I’m afraid to say the one-off public holiday to mourn the death of Queen Elizabeth II passed me by. This was partly because we are both in isolation after testing positive to Covid.
Also, the concept of a public holiday, when you get paid for not going to work, ceased to be relevant to me about 2005 when I quit my full-time job. As happens in the media and many other organisations, some people are rostered on to work a public holiday. This is paid at double time and a half, compared to ordinary time if taking the day off. This is only so for full-time or part-time employees on an industrial award. Casual workers can take the holiday off, but they don’t get paid.
Public holidays in Australia (there are up to 16 national and State-based public holidays), have their own special act of Parliament. The act decrees at what rate an employee should be paid, if he/she takes the day off or has to work on a public holiday.
Public holidays are controversial in Australia, starting with Australia Day on January 26 and the ongoing debate that it is culturally insensitive to celebrate the day white people invaded the country and engaged in frontier wars. Queens Birthday is another holiday subject to the whims of whatever brand of politician is in power. Some states hold the Queen’s birthday in June, September or October. Ironically, the Queen’s actual birthday was April 21. I expect that in 2023 this holiday will either be gazetted King’s Birthday or perhaps we will celebrate both?
Labor Day was traditionally celebrated on the first Monday in May with union marches and music. But some states and territories moved the date to March, September or October. Only Queensland kept the tradition.
National holidays come in a bunch (two around Christmas and New Year and another two at Easter), despite some 10 million Australians reporting to the Census that they have no religion at all. Christianity decreased by more than 1 million people in the 2021 Census, but is still Australia’s most common religion. Other religions continue to increase.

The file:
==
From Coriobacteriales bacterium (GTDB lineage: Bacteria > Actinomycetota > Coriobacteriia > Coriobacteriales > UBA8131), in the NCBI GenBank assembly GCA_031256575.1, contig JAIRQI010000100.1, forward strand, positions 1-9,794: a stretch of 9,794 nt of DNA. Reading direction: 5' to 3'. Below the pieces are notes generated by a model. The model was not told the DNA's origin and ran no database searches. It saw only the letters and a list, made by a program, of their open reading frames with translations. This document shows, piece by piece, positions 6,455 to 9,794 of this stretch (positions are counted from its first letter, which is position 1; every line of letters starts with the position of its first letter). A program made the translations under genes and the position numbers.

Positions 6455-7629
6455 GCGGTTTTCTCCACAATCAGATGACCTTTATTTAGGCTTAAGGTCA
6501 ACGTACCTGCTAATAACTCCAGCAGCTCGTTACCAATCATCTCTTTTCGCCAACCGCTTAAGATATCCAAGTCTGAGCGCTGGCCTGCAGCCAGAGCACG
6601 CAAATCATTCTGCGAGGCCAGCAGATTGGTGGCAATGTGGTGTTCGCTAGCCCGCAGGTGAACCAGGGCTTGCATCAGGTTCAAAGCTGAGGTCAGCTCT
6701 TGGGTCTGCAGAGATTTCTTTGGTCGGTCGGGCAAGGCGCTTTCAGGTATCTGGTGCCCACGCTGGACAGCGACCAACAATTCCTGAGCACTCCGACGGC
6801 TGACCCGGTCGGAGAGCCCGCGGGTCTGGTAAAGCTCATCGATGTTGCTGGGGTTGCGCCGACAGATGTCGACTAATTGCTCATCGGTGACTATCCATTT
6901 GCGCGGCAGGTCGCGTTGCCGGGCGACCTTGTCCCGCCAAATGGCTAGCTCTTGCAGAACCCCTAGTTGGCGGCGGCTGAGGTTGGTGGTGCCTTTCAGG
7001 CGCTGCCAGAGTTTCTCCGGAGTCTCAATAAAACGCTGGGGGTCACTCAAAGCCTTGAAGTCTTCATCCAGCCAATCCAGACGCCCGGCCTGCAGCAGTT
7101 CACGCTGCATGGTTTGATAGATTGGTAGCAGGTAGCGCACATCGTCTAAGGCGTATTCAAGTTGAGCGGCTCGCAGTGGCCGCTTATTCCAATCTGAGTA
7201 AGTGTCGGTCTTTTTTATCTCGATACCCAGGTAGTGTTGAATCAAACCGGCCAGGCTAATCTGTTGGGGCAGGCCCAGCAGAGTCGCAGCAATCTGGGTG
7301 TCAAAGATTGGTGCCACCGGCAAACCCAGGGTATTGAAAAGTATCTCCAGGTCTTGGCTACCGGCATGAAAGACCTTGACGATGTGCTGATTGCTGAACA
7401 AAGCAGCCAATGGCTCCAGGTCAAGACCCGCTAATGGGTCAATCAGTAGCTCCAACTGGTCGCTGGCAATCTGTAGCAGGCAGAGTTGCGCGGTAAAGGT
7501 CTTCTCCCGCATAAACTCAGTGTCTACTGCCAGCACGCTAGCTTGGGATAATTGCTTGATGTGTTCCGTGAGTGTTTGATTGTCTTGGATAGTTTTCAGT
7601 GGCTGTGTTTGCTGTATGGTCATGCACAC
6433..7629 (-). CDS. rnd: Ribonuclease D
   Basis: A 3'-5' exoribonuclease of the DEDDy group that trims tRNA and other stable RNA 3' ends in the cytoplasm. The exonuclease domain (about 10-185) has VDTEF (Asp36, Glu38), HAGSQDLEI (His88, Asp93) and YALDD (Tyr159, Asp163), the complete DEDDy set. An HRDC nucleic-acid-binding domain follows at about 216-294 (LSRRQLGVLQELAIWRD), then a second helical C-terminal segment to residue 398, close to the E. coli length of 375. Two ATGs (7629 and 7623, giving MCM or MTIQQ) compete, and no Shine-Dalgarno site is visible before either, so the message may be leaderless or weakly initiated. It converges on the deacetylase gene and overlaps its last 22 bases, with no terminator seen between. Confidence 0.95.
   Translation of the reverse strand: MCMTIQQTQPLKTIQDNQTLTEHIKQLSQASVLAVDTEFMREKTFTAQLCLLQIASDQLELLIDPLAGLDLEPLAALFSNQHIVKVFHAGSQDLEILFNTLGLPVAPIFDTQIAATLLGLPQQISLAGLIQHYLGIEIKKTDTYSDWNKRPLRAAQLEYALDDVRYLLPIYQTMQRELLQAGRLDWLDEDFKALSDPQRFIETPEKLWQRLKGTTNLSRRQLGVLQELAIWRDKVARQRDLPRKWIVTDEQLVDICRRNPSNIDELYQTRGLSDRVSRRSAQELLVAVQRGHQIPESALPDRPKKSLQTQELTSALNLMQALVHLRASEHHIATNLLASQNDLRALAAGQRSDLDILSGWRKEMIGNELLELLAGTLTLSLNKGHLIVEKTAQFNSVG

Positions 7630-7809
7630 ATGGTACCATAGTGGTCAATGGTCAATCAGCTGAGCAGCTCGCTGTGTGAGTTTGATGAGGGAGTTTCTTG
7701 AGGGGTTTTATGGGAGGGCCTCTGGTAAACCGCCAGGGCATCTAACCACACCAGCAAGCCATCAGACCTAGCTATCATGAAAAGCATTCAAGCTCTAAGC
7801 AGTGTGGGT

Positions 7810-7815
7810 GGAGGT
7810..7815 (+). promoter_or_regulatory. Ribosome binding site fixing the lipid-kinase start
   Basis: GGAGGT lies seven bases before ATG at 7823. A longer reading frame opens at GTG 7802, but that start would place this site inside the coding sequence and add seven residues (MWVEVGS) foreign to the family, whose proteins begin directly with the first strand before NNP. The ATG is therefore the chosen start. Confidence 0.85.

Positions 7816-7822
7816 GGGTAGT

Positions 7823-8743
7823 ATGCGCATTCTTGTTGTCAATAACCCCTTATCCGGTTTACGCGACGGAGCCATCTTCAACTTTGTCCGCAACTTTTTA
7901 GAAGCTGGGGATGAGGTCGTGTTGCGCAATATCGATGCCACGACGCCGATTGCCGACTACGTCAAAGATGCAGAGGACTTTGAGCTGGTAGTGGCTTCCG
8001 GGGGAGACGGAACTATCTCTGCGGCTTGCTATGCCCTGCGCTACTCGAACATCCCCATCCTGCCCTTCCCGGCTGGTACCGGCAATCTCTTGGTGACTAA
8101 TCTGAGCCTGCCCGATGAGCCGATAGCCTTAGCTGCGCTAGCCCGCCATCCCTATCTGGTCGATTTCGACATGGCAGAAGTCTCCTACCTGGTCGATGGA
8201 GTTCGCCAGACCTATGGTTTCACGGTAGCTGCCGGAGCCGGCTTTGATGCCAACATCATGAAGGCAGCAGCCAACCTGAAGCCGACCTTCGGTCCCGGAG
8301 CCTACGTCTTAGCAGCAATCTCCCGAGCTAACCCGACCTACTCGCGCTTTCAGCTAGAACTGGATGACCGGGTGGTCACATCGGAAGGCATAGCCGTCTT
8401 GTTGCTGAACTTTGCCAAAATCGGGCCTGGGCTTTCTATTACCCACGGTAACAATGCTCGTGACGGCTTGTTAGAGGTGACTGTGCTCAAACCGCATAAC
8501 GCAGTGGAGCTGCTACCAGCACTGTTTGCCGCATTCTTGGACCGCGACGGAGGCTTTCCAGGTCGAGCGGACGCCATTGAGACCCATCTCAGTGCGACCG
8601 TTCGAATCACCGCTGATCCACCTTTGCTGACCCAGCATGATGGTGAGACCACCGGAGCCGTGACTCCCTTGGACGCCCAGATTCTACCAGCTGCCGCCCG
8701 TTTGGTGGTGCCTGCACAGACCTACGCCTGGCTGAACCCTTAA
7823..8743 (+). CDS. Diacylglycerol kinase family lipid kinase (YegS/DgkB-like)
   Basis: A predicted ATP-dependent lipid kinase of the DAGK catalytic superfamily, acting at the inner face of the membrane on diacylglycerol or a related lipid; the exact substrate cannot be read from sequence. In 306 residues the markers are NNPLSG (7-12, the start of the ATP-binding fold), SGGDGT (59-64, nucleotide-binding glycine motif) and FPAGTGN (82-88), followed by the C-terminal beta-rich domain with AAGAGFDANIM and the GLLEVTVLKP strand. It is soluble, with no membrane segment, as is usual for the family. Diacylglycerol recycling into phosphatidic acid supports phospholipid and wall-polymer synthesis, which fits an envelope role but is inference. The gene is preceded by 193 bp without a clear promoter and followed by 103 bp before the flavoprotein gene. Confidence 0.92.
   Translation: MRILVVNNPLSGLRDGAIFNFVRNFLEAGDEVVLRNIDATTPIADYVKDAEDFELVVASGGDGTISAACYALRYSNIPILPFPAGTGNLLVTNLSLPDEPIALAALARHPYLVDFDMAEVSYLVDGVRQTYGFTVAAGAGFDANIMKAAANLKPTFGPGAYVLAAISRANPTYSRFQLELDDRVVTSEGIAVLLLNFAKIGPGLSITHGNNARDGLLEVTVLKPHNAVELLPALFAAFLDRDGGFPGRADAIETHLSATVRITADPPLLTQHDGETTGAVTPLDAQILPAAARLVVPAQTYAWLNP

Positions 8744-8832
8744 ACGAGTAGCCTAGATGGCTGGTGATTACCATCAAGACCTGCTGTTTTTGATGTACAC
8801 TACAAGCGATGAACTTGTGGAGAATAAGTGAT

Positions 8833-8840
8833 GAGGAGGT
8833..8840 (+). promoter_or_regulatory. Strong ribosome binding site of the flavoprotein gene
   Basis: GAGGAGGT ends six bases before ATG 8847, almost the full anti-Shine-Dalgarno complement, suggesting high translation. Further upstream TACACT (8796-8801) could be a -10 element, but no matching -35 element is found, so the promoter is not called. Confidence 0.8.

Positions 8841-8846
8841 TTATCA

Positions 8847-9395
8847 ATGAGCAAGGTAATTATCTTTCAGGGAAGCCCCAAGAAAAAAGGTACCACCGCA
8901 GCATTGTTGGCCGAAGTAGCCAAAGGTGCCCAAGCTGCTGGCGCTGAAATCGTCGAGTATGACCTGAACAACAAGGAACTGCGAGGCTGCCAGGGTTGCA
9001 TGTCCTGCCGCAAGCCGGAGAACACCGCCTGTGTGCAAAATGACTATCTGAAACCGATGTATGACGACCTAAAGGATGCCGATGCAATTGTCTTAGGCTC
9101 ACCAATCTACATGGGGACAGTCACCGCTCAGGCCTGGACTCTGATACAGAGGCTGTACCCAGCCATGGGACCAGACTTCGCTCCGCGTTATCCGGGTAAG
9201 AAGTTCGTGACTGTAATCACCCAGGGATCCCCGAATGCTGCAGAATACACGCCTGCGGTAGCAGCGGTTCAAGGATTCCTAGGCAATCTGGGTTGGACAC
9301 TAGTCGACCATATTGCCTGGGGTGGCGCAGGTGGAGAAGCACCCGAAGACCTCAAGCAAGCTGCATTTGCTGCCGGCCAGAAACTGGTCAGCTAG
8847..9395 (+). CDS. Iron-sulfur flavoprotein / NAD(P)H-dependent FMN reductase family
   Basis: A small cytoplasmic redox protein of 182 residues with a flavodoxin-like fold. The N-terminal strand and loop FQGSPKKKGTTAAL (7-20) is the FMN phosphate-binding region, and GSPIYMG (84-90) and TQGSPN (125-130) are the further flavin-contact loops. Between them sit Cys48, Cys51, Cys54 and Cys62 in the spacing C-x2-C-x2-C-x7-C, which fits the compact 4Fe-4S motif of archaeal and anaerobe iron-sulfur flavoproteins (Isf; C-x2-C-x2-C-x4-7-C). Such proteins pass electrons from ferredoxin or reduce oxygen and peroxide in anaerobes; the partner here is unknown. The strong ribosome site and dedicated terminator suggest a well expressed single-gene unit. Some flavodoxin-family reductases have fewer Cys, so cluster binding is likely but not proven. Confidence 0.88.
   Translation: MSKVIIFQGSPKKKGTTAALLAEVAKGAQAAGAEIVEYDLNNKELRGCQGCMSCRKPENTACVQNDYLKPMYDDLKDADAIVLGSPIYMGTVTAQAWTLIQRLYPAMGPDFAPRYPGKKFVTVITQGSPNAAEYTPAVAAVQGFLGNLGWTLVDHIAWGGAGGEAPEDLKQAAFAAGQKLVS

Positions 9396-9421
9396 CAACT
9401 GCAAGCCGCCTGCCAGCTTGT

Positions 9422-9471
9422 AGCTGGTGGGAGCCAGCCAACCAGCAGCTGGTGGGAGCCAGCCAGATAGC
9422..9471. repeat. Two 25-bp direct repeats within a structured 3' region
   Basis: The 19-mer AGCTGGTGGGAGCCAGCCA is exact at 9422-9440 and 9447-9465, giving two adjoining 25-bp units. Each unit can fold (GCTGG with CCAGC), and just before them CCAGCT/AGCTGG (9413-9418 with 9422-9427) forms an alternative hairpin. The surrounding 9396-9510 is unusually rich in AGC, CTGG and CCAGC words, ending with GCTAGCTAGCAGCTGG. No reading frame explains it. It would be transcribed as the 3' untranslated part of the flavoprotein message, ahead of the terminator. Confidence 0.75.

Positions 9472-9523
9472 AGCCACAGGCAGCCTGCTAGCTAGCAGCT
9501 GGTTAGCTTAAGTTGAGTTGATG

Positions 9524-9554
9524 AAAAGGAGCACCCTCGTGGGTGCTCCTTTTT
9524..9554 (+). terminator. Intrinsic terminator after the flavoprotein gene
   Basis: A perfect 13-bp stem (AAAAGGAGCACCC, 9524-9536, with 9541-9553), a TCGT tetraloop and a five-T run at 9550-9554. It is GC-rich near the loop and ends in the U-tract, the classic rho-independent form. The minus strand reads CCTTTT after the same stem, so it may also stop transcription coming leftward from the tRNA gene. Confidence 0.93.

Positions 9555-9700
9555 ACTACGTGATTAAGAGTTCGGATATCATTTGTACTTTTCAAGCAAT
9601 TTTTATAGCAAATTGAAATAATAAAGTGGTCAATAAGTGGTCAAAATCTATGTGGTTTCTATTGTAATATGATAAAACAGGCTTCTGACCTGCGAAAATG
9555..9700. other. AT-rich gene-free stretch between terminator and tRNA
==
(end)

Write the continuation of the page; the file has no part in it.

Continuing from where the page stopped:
Then there is Anzac Day, which is becoming more popular rather than less, given that it mostly commemorates the fallen in WWI. As songwriter Eric Bogle famously said: ‘someday no-one will march there at all’.
Back in the 1990s, when careers and work/life balance were on our minds, we assembled as much annual leave as we could find and embarked upon a nine-week tour of the US and Canada. I was taken around a daily newspaper in Vancouver and the editor, on learning that Australian journalists (then) got six and a half weeks leave a year, pleaded with me not to share that with his staff. Canada, which is less generous than some, pays two weeks a year (if you have been with the employer for a year). This extends to three weeks if you stay for five years and so on. In Australia, the powerful federal Australian Journalists Union negotiated six and a half weeks, which was meant to reward the employee for working unsociable shifts. In the US, workers have no paid federal leave entitlements at all. Yet 77% of employers informally offer leave to their workers, along the lines of the Canadian model.
That still means that 23% of employers in the world’s biggest economy either cannot afford to pay workers who are not working or they don’t much care.